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Fish Physiology and Biochemistry

, Volume 34, Issue 1, pp 1–8 | Cite as

The isoelectric point, a key to understanding a variety of biochemical problems: a minireview

  • F. M. A. H. Schuurmans StekhovenEmail author
  • M. H. A. G. Gorissen
  • G. Flik
Open Access
Article

Abstract

We address the importance of the isoelectric point (IEP) of proteins and membrane components such as phospholipids for our understanding and interpretation of isoforms and opposite charge interactions in the formation of complexes. Five examples drawn from the literature are newly approached from the IEP point of view to clarify general principles.

Keywords

Isoelectric point Isoforms Protein–protein Protein–phospholipid complexes 

Introduction

The isoelectric point (IEP) of a protein is generally considered to be a mere physicochemical property that results from the summed ambivalent charge properties of its amino acid constituents. In fact, the IEP values of proteins are often not even recorded in data books, despite the primary structure of the protein being fully known. We show here that the IEP is a powerful tool to predict and understand interactions between proteins, proteins and membranes (phospholipids) or to determine the presence of protein isoforms.

In this paper we will address five topics/examples from our published research:
  1. 1.

    multi-isoelectric appearance of a glycoproteinaceous hormone, stanniocalcin;

     
  2. 2.

    charge interaction in the activation of the melanocortin-1 receptor (MC-R1) by its hormone α-melanophore-stimulating hormone (MSH);

     
  3. 3.

    evidence for post-translationally modified isoforms of the phospholemman in rectal glands of a shark, the spiny dogfish;

     
  4. 4.

    evaluation of the interaction between energy-coupling factor B and the proton channel in the mitochondrial ATP synthase complex;

     
  5. 5.

    complexation of extranuclear histones to negative phospholipids in the plasma membrane following cell injury of fish gills.

     

Procedures

Calculation of the IEP

The charge of a protein is a resultant of residues that at a given pH become charged when they lose a proton: (1) \(\hbox{RH} \leftrightarrow \hbox{R}^{-}+ \hbox{H}^{+}\;\hbox{KDa}= \frac{\left[\hbox{R}^{-}\right]\left[\hbox{H}^{+}\right]} {\left[\hbox{RH}\right]} \rightarrow [\hbox{R}^{-}]= \frac {\hbox{KDa[RH]}} {[\hbox{H}^{+}]}\) (setting [H+] = x yields \([\hbox{R}^{-}]= \frac{\hbox{KDa[RH]}}x\)), and by residues that become uncharged when they lose a proton: (2) \(\hbox{R}^{\prime}\hbox{H}^{+}\leftrightarrow \hbox{R}^{\prime} + \hbox{H}^{+}\; \hbox{KDb}= \frac {\left[\hbox{R}^{\prime}\right]\left[\hbox{H}^{+}\right]} {\left[\hbox{R}^{\prime}\hbox{H}^{+}\right]}= \frac{\left[\hbox{R}^{\prime}\right]x} {\left[\hbox{R}^{\prime}\hbox{H}^{+}\right]}\rightarrow \left[\hbox{R}^{\prime}\hbox{H}^{+}\right]= \frac {\left[\hbox{R}^{\prime}\right]x}{\hbox{KDb}}\) . Further: [RH] +  [R] =  c (concentration of a single residue) and [R′H+] +  [R′] = c. Hence,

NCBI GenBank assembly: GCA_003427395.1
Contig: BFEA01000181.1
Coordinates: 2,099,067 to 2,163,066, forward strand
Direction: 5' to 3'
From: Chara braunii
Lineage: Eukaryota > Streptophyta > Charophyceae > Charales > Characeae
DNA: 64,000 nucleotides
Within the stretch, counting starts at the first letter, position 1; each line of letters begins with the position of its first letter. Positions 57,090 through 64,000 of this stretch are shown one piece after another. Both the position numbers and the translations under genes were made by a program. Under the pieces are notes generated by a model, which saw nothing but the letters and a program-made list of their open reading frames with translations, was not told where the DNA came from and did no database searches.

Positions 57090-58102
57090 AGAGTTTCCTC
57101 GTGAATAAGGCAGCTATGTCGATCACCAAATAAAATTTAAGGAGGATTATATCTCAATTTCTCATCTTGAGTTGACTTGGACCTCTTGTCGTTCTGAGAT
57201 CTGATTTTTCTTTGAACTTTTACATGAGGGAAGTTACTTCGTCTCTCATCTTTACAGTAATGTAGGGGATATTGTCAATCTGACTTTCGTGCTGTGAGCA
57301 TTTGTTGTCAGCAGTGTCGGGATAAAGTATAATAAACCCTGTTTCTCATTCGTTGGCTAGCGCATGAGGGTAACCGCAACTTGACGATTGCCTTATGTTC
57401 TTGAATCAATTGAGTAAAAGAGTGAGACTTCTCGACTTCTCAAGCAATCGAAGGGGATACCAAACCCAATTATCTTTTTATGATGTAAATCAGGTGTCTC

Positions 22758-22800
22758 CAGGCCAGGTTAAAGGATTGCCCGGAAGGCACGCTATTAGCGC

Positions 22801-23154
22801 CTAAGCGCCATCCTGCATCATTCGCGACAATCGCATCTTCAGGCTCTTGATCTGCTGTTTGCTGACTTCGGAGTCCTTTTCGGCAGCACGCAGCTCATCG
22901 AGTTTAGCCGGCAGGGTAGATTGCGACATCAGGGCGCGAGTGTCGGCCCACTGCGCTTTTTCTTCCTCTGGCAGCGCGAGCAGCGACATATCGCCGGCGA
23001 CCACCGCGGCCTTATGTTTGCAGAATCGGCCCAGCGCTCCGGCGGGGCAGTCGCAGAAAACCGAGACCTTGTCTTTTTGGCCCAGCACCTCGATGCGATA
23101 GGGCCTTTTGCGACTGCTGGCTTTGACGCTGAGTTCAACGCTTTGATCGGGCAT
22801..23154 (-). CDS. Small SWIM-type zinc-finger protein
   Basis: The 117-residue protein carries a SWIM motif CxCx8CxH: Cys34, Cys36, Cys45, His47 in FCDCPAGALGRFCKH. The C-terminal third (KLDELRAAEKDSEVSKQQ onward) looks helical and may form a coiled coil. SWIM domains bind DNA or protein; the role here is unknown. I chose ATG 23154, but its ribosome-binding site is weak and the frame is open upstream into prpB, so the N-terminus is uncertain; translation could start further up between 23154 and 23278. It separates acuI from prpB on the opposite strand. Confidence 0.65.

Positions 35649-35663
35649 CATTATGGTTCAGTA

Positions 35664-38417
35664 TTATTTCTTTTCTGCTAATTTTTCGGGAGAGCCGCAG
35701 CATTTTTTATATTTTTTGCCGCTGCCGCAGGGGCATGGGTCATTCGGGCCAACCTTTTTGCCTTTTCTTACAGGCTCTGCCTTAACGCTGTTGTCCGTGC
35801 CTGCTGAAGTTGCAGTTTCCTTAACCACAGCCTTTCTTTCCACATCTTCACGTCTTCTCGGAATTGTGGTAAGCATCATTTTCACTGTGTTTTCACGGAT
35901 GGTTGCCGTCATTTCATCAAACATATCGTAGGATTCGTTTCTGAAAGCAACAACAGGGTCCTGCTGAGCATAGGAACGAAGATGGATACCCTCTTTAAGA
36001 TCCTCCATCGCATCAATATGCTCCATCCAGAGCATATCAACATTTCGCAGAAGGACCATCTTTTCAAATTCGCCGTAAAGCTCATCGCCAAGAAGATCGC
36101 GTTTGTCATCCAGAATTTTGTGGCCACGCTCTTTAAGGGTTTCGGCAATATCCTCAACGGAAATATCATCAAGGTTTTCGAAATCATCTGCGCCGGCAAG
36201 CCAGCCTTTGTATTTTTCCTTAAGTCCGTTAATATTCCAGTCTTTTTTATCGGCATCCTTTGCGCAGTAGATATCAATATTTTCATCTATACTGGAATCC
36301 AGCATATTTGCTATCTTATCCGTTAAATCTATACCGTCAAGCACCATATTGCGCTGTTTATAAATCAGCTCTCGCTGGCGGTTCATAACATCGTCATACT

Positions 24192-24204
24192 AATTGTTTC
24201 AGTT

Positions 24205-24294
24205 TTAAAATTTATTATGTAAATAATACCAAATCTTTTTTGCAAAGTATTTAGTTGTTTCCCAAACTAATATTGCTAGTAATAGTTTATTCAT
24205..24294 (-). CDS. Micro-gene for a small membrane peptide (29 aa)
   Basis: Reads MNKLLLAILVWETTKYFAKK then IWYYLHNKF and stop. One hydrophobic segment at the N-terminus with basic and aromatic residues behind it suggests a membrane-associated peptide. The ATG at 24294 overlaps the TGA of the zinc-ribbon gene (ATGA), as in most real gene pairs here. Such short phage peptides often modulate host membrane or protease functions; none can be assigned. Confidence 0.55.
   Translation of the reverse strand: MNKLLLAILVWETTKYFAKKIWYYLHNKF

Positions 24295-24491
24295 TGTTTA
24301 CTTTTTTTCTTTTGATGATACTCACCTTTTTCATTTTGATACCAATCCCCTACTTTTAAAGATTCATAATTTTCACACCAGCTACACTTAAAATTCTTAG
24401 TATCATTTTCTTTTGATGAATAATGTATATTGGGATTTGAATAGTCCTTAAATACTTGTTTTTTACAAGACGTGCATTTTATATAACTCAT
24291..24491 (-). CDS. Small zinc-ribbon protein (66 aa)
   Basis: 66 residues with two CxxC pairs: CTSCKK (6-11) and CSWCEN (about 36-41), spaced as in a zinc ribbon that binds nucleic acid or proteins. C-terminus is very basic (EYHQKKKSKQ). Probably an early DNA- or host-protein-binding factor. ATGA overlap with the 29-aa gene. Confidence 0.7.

$$ [\hbox{R}^{-}] = \frac{\hbox{KDa}\left\{c- \left[\hbox{R}^{-}\right]\right\}} {x}\rightarrow [\hbox{R}^{-}]x = \hbox{KDa.c}-\hbox{KDa}[\hbox{R}^{-}] \rightarrow(x + \hbox{KDa)}[\hbox{R}^{-}] = \hbox{KDa}.\hbox{c} \rightarrow [\hbox{R}^{-}] = \frac{\hbox{KDa.c}}{x+\hbox{KDa}} = \frac{c}{1+\frac{x}{\hbox{KDa}}}\\. $$
(1)
Similarly:
$$ [\hbox{R}^{\prime}\hbox{H}^{+}] = c - [\hbox{R}^{\prime}]= c - \frac{\left[\hbox{R}^{\prime}\hbox{H}^{+}\right] \cdot \hbox{KDb}}{x} = \frac {cx- \left[\hbox{R}^{\prime}\hbox{H}^{+}\right] \cdot \hbox{KDb}}{x}\rightarrow [\hbox{R}^{\prime}\hbox{H}^{+}] = \frac {cx}{\hbox{Kdb}+x} = \frac{c}{1+\frac{\hbox{KDb}}{x}} $$
(2)
.
In the IEP [R] − [R′H+] =  0, hence \(\frac{c}{1+\frac{x}{\hbox{KDa}}}- \frac{c}{1+\frac{\hbox{KDb}}{x}} = 0 \rightarrow \frac {1}{1+\frac{x}{\hbox{KDa}}}- \frac {1}{1+\frac{\hbox{KDb}}{x}} = 0.\) Since total charge is the algebraic sum of all charged residues, one obtains for the IEP
$$ \mathop\Sigma\limits^{i}_{1} \frac{n_{j}}{1+\frac{x}{\hbox{KDa}_{i}}} -\mathop\Sigma\limits^{j}_{1}\frac{m_{j}}{1+\frac{\hbox{KDb}_{j}}{x}}= 0 $$
(3)
.

This equation is identical to the formulation given by Sillero and Ribeiro (1989): \(\mathop\Sigma\limits^{p}_{i=1}\frac{1}{1+10^{\rm pH-pKPi}} - \mathop\Sigma\limits^{n}_{i=1}\frac{1}{1+10^{\rm pKNi-pH}} = 0\) with pKPi being equivalent to −10log KDbj and pKNi equivalent to −10logKDai. We use Eq. 3 and determine the IEP graphically from the intersection with the axis of zero charge difference in the Δcharge versus pH chart. The EMBL website gateway to IEP service (http://www.embl-heidelberg.de/cgi/pi-wrapper.pl) gives similar results with a maximal deviation of only a few percentage. On the other hand, the programme WinPep (http://www.ipw.agrl.ethz.ch/∼lhennig/winpep.html) gives totally different – often too low – figures, and has been avoided here for the calculation of the IEP. However, this programme is reliable for the calculation of the hydropathy plot according to the procedure of Kyte and Doolittle (1982), which was applied to determine the membrane-traversing moieties of the proteins discussed.